Carlsen openly accuses Niemann of cheating and refuses to play him again

The scandal continues.

NewsEditor
NewsEditor
27 September 2022 Tuesday 05:33
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Carlsen openly accuses Niemann of cheating and refuses to play him again

The scandal continues. The Norwegian Magnus Carlsen has said enough. After receiving numerous criticisms, including from the International Chess Federation (FIDE), for his recent withdrawals from the Sinquefield Cup and the Champions Chess Tour, the current world chess champion has definitively attacked the American Hans Niemann, his rival in both games. The best chess player of the last decade assures that Niemann "has cheated more —and more recently— than he has publicly admitted".

Until now Carlsen had limited himself to pointing out his rival through his actions. An accusation without evidence, in addition to disrepute, could lead to charges of defamation. He retired after losing to White in St. Louis in the Sinquefield Cup and later decided not to play him on the Champions Chess Tour after making a move. He gave no further explanation, although everyone interpreted it as an implicit accusation against his rival. He now goes one step further by directly pointing out fraud on the board.

In a letter to his "dear chess world", Carlsen writes: "At the Sinquefield Cup 2022 I made the unprecedented professional decision to withdraw from the tournament after my third round game against Hans Niemann. One week later, during the Champions Chess Tour, I resigned against Hans Niemann after playing only one move. I know that my actions have frustrated many in the chess community. I am frustrated. I want to play chess. I want to continue playing chess at the highest level in the best events." , he adds.

Carlsen believes that "cheating in chess is a huge problem and an existential threat to the game." "I also believe that chess organizers and everyone who cares about the sanctity of the game we love should seriously consider increasing security measures and cheat detection methods on the chessboard," he stresses.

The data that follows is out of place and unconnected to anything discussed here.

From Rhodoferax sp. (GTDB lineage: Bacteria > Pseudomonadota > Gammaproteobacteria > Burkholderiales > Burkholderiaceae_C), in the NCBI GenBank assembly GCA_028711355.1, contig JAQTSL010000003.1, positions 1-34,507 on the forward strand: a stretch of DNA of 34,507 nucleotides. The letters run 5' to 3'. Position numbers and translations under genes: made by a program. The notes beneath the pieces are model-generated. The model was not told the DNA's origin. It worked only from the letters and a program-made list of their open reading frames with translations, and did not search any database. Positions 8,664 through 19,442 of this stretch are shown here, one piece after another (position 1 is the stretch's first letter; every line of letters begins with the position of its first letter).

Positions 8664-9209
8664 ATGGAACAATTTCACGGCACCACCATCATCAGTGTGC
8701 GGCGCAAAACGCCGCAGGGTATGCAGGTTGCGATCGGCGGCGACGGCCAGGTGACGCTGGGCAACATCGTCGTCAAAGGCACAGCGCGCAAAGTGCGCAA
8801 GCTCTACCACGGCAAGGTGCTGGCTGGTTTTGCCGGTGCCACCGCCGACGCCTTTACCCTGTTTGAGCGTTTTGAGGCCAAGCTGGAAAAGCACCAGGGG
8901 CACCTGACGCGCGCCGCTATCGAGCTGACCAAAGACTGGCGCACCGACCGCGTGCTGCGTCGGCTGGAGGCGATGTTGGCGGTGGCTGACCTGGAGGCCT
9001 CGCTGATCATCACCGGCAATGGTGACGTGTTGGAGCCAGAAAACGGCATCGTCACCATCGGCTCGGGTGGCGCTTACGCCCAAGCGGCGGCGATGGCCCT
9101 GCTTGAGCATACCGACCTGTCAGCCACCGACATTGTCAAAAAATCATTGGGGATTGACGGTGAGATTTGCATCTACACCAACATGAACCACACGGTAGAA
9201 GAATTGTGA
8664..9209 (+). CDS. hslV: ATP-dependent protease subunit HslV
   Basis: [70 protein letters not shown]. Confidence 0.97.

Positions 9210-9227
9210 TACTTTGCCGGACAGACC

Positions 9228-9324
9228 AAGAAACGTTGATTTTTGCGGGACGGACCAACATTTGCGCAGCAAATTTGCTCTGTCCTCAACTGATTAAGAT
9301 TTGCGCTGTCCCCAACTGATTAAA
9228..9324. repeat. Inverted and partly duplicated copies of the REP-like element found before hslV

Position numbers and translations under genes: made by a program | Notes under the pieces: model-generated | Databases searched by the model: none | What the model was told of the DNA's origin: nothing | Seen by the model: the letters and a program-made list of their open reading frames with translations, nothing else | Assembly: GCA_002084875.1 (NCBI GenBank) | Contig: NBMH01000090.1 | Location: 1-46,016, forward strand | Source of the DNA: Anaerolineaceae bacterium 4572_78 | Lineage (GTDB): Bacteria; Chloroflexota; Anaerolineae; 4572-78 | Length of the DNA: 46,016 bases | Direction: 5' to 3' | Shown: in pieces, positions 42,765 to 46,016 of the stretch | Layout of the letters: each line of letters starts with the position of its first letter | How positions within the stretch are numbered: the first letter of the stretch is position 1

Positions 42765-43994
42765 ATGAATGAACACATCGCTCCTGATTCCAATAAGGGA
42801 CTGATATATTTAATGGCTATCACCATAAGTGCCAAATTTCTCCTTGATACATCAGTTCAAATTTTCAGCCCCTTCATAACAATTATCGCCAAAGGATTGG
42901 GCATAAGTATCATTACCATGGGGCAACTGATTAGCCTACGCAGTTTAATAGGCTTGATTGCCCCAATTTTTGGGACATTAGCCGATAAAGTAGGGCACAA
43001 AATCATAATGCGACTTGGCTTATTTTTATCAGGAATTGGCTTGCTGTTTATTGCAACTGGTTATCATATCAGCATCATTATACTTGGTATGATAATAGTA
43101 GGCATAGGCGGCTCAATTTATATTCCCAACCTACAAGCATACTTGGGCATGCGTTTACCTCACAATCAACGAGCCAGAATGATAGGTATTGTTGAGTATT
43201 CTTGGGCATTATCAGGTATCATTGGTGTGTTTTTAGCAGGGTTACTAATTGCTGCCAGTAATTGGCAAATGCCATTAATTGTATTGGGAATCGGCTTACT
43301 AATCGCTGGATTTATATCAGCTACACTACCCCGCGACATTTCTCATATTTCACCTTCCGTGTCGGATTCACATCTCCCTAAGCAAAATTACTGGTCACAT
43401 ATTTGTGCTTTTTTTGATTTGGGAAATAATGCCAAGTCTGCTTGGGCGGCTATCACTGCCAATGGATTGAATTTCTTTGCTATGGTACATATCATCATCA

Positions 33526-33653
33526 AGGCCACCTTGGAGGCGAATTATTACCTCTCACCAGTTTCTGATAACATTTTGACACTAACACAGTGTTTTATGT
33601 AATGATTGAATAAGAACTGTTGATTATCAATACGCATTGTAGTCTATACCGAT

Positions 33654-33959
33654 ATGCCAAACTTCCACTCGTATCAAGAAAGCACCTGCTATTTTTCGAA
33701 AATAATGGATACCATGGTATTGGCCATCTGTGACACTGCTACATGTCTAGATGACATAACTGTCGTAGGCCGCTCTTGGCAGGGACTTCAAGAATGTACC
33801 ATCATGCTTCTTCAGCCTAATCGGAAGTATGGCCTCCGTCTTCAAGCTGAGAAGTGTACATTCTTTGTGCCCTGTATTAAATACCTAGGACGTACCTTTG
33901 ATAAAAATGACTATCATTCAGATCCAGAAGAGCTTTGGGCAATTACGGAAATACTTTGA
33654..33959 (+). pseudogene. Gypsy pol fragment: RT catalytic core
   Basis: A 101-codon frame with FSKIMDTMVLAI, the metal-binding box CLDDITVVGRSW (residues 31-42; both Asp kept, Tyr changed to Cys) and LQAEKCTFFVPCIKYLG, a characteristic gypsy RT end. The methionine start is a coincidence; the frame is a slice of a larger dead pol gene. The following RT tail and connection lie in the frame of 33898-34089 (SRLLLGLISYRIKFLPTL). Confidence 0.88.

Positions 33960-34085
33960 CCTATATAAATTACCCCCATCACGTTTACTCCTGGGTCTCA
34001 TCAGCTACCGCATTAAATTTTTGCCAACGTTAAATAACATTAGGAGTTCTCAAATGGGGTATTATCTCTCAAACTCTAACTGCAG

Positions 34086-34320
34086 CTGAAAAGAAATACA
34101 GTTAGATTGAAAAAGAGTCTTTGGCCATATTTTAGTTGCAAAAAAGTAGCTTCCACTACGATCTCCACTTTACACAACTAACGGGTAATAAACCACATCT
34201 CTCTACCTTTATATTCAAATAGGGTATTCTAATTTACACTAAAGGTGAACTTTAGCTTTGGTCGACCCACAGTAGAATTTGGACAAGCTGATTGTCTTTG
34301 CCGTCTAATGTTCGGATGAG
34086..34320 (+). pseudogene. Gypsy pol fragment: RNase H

The champion also reveals that he considered not participating in Sant Luis when he learned of the American's participation: "When Niemann was invited to the 2022 Sinquefield Cup at the last minute, I strongly considered the possibility of withdrawing before the tournament. In the end, I opted for play". “I think Niemann has cheated more – and more recently – than he has publicly admitted.” Carlsen went further in explaining why he was suspicious. “His progress on the board has been unusual, and throughout our game in Sinquefield Cup I got the impression that he wasn't tense or even fully focused on the game, in critical positions, as he outplayed me with black in a way that I think only a handful of players can do. That game helped change my perspective." , narrates.

He then refused to play Niemann again. "We have to do something about cheating and for my part I don't want to play against people who have repeatedly cheated in the past because I don't know what they are capable of in the future," he says. "There are more things I would like to say. Unfortunately, I am currently limited in what I can say without Niemann's explicit permission to speak openly. Until now I have only been able to speak with my actions, and those actions have clearly said that I am not willing to play chess with Niemann. I hope that the truth about this matter will come out, whatever it may be, "concludes the Norwegian.

The truth is that in the Carlsen-Niemann case everything is based on an assumption. Experts such as Leontxo García or former players of the stature of Garry Kasparov and Miguel Illescas (eight-time champion of Spain) consider that everything was legitimate during the game.

Carlsen believes otherwise after seeing his opponent play at full speed against a rare variation of the Nimzo-Indian that he had prepared specifically for that game. He also pointed out that Niemann was not tense or seemed to be focused on the game.

The American, number 49 in the world, ended the streak of 53 games without losing to the world champion. "By some kind of miracle, I checked that line today. I don't know why. It's kind of ridiculous, but it was. I don't understand why I looked at it, it's ridiculous," he said. That victory allowed him to overcome the 2,700-point barrier for the first time. "It must be embarrassing for the world champion to lose against an idiot like me," he commented then.

The 19-year-old American starred in episodes of fraud in chess games when he was 12 and 16. Something that many do not forgive him for. It also doesn't help that GM Maxim Dlugy is his trainer, a controversial character with a curious biography.

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